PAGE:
Questions and Answers About Medicare
Q. After I enroll in Medicare, how do I get my benefits?
A. You can choose Original Medicare, often referred to as Part A and Part
B, or enroll in a Medicare health plan such as a Medicare Advantage Plan.
If you do not make a choice when you are first eligible for Medicare,
you will be automatically enrolled in Original Medicare.
Q. What is the difference between Medicare Part A and Part B?
A. Part A provides hospital insurance and Part B covers medical expenses.
You are eligible for Part A if you are age 65 or older, and you or your
spouse worked and paid Medicare taxes for at least 10 years. You can be
covered by Part A at age 65 without having to pay premiums if you are
receiving retirement benefits from Social Security or the Railroad Retirement
Board. If you want Part B coverage, you must pay for it. This monthly
premium is deducted from your Social Security, Railroad Retirement, or
Civil Service Retirement check
Q. If I am still working, should I sign up for Medicare Part A or B?
A. Even if you keep working after age 65, you should sign up for Medicare
Part A. Part A benefits may help pay some of the costs not covered by
your group health plan. Because you have to pay the monthly Part B premium,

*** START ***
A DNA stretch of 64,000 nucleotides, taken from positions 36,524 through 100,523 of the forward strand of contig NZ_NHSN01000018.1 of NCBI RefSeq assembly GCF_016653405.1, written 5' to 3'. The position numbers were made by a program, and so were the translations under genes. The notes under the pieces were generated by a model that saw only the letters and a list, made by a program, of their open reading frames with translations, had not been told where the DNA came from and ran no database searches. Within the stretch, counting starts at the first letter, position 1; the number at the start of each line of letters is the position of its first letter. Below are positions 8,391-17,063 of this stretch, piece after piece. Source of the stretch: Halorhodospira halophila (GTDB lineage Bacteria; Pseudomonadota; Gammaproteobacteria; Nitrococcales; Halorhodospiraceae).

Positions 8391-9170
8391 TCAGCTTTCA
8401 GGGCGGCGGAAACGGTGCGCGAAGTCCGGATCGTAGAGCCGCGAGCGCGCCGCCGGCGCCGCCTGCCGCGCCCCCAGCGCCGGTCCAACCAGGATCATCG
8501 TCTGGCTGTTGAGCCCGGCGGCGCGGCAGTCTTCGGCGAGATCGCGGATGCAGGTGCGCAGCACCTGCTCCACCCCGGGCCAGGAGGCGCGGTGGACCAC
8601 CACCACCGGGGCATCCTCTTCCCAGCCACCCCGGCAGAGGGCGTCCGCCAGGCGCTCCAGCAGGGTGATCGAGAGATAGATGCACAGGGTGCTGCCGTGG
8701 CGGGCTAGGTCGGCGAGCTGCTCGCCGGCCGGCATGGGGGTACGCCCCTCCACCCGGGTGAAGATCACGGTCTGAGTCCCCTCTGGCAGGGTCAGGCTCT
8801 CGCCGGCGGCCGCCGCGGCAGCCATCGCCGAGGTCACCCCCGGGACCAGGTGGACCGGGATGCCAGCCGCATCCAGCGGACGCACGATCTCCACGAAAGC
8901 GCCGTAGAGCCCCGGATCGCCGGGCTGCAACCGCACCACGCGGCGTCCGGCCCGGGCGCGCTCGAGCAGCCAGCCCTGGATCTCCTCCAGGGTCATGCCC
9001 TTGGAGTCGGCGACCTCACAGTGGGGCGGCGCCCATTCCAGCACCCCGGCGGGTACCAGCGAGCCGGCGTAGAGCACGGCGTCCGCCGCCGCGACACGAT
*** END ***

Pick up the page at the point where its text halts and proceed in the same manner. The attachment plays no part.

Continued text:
you may want to wait to sign up for Medicare Part B if you or your spouse
are working and have group health coverage through your work.
Q. What if I'm over 65 and didn't enroll in Part B during my Initial
A. Automatic enrollment in Part B if you are receiving Social Security
or Railroad Retirement benefits when you turn 65 – unless you say
you don’t want medical insurance. Your Initial Enrollment Period
starts 3 months before you turn age 65 and lasts for 7 months. Except
in certain cases, if you do not enroll in Medicare Part B during your
Initial Enrollment Period, you will have wait until the next General Enrollment
Period to enroll. General Enrollment Periods are between January 1 and
March 31 each year. When March 31 falls on a non-business day, the General
Enrollment Period is extended to the next business day. If you sign up
for Medicare Part B during a General Enrollment Period, your coverage
starts on July 1 of that year. Your Medicare Part B premium may go up
10 percent for each 12 month period that you could have had Medicare Part
B, but did not take it.
Q. Does Medicare Cover Prescription Drugs?
A. Medicare Part D prescription drug coverage is available to anyone covered
by Original Medicare. Part D coverage is provided through a private insurance
company that is contracted with Medicare to offer these plans. Insurers
offer various types of plans, so your premium and your out-of-pocket expenses
(copayments, coinsurance and deductible) will vary.
Q. What is a Medicare Advantage plan?
A. Similar to an HMO or PPO, Medicare Advantage Plans provide all of your
Part A (hospital insurance) and Part B (medical insurance) coverage. Medicare
Advantage Plans may also offer cover vision, hearing, dental, and wellness
programs. Most include Medicare prescription drug coverage (Part D).